New smart-grid technologies are found throughout the substation’s design, including essential protection relays preventing transformers from overloading. “In the old days, substations had relays that would trip a breaker to protect the equipment,” says Ewasiuk, adding that this would shut off electricity, which could take hours to restore. “Today, the protection relays have computers connected to a fibre optic network that protects hardware like they’re designed to do, but the technology also tells the system operator it’s about to trip.”
A rare look at the Adelaide Substation’s equipment.
If the utility knows something’s about to go awry, it can quickly act to prevent a prolonged interruption in service. “One of the decisions might be to let the transformer trip and have an outage, or it could be to move the load to another transformer with extra capacity,” says Ewasiuk. “You’ve got information faster and you can make smarter decisions to keep the grid going.”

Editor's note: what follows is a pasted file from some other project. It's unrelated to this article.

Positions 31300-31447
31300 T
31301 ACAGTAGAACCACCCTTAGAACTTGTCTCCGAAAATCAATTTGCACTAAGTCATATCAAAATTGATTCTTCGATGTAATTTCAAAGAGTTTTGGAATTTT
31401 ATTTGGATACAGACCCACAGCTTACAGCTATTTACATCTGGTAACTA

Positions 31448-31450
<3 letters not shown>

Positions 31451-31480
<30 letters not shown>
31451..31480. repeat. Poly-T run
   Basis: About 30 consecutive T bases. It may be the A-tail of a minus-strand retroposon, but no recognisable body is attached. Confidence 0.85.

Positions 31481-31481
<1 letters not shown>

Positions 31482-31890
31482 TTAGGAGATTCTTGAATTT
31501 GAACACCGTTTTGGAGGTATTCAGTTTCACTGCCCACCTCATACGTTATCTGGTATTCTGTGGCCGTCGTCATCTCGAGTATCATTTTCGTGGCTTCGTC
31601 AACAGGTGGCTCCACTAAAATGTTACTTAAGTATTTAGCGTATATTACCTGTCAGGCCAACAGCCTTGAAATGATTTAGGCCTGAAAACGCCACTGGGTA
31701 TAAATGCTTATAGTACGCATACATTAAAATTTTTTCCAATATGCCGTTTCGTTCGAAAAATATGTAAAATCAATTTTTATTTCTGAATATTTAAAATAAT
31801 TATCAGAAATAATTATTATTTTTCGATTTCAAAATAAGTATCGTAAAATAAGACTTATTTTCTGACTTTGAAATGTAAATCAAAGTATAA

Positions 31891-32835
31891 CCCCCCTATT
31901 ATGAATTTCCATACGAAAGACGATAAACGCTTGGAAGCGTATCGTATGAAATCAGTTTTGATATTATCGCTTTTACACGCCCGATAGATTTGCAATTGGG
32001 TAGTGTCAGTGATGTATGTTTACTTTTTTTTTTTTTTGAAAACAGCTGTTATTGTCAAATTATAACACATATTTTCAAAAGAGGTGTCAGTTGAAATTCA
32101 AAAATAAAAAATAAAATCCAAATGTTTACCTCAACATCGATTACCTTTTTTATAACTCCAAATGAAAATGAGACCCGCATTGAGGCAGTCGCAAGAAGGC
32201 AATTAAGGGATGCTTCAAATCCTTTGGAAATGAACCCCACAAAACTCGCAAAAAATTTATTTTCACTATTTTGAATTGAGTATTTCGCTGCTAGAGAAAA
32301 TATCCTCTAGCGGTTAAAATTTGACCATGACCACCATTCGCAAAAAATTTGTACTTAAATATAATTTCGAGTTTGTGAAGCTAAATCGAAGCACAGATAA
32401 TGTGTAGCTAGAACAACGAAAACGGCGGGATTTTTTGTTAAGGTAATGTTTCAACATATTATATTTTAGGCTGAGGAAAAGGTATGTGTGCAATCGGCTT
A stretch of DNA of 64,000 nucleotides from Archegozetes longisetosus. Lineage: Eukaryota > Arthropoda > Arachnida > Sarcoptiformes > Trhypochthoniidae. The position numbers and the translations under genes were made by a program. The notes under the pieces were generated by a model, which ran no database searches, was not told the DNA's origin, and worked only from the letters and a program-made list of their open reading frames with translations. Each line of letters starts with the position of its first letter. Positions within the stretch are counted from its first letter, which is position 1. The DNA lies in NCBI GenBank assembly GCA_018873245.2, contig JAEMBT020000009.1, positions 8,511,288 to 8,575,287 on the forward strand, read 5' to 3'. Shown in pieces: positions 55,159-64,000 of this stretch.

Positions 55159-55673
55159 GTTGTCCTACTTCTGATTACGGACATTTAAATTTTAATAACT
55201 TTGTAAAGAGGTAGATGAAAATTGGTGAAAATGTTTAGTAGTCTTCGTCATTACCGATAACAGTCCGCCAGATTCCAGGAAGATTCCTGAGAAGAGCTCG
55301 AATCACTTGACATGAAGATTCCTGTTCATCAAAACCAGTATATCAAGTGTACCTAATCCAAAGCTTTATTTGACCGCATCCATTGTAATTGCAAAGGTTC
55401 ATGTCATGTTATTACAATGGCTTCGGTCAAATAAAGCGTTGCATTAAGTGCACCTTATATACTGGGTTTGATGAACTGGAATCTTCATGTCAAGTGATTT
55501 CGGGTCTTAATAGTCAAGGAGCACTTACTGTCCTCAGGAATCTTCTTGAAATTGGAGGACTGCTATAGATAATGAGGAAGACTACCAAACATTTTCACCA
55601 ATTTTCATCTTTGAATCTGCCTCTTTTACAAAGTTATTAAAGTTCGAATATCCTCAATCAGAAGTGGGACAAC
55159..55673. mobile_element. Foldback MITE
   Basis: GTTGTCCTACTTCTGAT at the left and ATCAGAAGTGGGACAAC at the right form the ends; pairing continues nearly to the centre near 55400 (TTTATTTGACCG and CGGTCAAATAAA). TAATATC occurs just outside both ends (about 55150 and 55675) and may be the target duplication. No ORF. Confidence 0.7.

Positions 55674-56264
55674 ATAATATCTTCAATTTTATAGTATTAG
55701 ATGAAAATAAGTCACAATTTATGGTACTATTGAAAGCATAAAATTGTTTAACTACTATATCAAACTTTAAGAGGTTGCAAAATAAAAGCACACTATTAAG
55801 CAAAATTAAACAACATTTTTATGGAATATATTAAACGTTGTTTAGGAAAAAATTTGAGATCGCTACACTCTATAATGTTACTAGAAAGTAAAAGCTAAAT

With the substation hidden away, the city’s businesses and residents won’t see what’s fuelling daily downtown life. However, they can take comfort in knowing that even though Winnipeg’s core is growing faster than it has in a while, the power will stay on for years to come.
“When you turn on the TV, you expect it to happen,” says Manitoba Hydro’s Owen. “It’s that sense of reliability that forms the basis of our planning, so future versions of ourselves will plug in whatever it is we will be using decades from now, and we know it will work all the time, every time.”